Jurassic evaporites and diapirism along the southern Tanzanian continental margin: Implications for petroleum exploration
Citation:FREITAS DA SILVA VUCINIC, MARIA ISABEL, Jurassic evaporites and diapirism along the southern Tanzanian continental margin: Implications for petroleum exploration, Trinity College Dublin.School of Natural Sciences, 2020
PhD Thesis_Maria Isabel Freitas da Silva Vucinic.pdf (PDF) 15.54Mb
One of the key issues for petroleum exploration along the entire Tanzanian margin is the extent of evaporite deposition and its diapirism. This leads to scenarios for the configuration and relative movement of conjugate fragments across East Africa. In Mandawa Basin, the separation from Africa provided restricted conditions for salt deposition in the Lower Jurassic, with the rise to continued deposition and sedimentation of anoxic marine shale and locally evaporites trigged by the evolution of the salt minibasin approximately in the Middle Jurassic. In this study, the methodological approach of combining geological and geophysical techniques has been addressed to characterise the types of salt, the lithostratigraphy, and seismic sequences of the geological framework by variations through time in stratigraphy (source rocks) and structural geometry (salt diapirs). The provided legacy containing 2D seismic lines, geophysical well logs, well data were used as input data to re-access the onshore Mandawa salt basin. The workflow involved in importing the dataset, performed a quality check of the 2D seismic lines seismic attribute analysis horizon and fault interpretation, structural modelling, and depth conversion from the final 3D geocellular model from time to depth. The identification of the lithological units has been carried out which helped to identify salt structures according to change in signal responses, lateral continuity, bedding sequences, and thickness surfaces. A well correlation in this thesis was performed resulting in seven zones defined in between the markers where four of them specifically may correlate to previous stratigraphic units proposed firstly by Shell in 1990 for the onshore Mandawa Basin: Mbuo Formation, Nondwa Formation, and Mtumbei Limestone Formation. This study observed different types of salt of marine evaporite diapirism present in Mandawa Basin: halite, anhydrite and gypsum. Results in this study further suggest the existence of sequences of halite in most of the wells, such as Mbuo-1, Mihambia-1, East Lika-1, Mita Gamma-1, Mbate-1 and Mandawa-7. Another evaporite type as anhydrite salt has been identified interbedded with claystones and sandstones sediments in Milhambia-1 and East-Lika-1 wells. The salt in Mandawa Basin has been interpreted in this work as mostly autochthonous building up from the Lower Jurassic, below the present-day shelf. In addition to the findings here, the appearance of an allochthonous detached salt sheet structure extending into the Lower Cretaceous strata in central Mandawa Basin suggests that the salt pillow originates from Upper Jurassic and with deposition during the Cretaceous. The use of 2D restoration technique revealed that the salt layer and the overlapping layers had tabular geometry prior to extension followed by a rise of a diapir by reactive bearing to the formation of a graben associated with the extension of sedimentary overload. Sequence stratigraphy analysis has also been carried out during this research according to the identification of reliable reflectors in conjunction with the well tops (markers) in the wells although poor quality in some areas was visible. The 3D geocellular model shows the extensional block during the Lower Jurassic. A stratigraphic pinch out setting formed during restricted conditions triggered by the evolution of the mini-basin occurred approximately in the Middle Jurassic followed by a major Upper Jurassic transgression. A lack of wells of the onshore Ruvuma Basin accessed in the present work poised ambitious to generate a detailed structural framework and a final model. Yet, in this thesis, a lithostratigraphy analysis was carried out making possible the characterisation of three horizons and two respective markers in a tentative equivalence of lithology and nomenclature from the Mandawa Basin with the Ruvuma Basin. Faults played a major control on sedimentation causing lateral changes. Continental clastic sandstones, marine shale siltstones interbedded with successions of non-deposition sandstones suggested transitional conditions during the Jurassic that widespread to three unconformity periods in the Lower Cretaceous. This work also presents a tentative well correlation based on well logs from one well in the Selous Basin. Five markers and respective seismic horizons have been named as the geological ages respectively with other studies.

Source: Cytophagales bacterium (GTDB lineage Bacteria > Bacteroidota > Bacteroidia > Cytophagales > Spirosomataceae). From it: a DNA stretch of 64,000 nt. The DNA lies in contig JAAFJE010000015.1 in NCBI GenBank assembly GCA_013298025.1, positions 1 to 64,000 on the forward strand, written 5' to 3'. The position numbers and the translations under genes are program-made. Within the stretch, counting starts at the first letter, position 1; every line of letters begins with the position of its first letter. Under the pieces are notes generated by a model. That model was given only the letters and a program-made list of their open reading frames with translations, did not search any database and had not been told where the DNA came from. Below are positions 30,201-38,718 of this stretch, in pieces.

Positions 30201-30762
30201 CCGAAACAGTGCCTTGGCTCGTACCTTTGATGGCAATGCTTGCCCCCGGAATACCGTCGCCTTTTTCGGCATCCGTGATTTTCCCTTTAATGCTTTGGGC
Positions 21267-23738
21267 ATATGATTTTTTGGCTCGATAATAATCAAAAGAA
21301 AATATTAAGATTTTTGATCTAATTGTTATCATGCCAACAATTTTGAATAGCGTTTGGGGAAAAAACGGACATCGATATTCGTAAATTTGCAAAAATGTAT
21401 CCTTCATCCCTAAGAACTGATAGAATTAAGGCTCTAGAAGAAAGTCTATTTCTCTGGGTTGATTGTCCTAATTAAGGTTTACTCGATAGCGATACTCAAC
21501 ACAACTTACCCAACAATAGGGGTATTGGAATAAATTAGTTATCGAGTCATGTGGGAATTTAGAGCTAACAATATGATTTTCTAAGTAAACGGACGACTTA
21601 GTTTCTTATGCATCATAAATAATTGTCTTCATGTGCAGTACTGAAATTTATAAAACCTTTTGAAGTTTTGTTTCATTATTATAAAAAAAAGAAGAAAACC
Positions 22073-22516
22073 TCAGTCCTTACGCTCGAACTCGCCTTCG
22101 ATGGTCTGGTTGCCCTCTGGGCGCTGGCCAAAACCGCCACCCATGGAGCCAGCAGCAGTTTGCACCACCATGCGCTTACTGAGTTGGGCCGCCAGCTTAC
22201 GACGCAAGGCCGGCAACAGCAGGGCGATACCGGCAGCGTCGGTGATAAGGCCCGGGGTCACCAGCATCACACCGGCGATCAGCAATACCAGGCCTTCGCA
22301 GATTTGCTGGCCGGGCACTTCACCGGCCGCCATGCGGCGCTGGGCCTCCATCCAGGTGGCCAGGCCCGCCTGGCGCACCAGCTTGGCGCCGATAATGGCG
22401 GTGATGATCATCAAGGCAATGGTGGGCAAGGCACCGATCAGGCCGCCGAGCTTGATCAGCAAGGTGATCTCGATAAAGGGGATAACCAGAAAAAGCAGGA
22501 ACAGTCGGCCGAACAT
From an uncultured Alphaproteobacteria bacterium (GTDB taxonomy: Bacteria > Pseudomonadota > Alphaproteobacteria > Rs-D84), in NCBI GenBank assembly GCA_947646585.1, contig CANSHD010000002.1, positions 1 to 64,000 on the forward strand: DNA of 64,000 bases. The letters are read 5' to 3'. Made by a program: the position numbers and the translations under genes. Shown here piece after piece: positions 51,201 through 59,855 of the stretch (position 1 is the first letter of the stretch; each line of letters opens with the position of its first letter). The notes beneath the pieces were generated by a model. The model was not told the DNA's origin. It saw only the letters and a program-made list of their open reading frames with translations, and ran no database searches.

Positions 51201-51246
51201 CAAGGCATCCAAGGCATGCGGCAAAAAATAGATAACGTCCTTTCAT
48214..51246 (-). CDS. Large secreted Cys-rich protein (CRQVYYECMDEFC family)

Publisher:Trinity College Dublin. School of Natural Sciences. Discipline of Geology
Type of material:Thesis
Availability:Full text available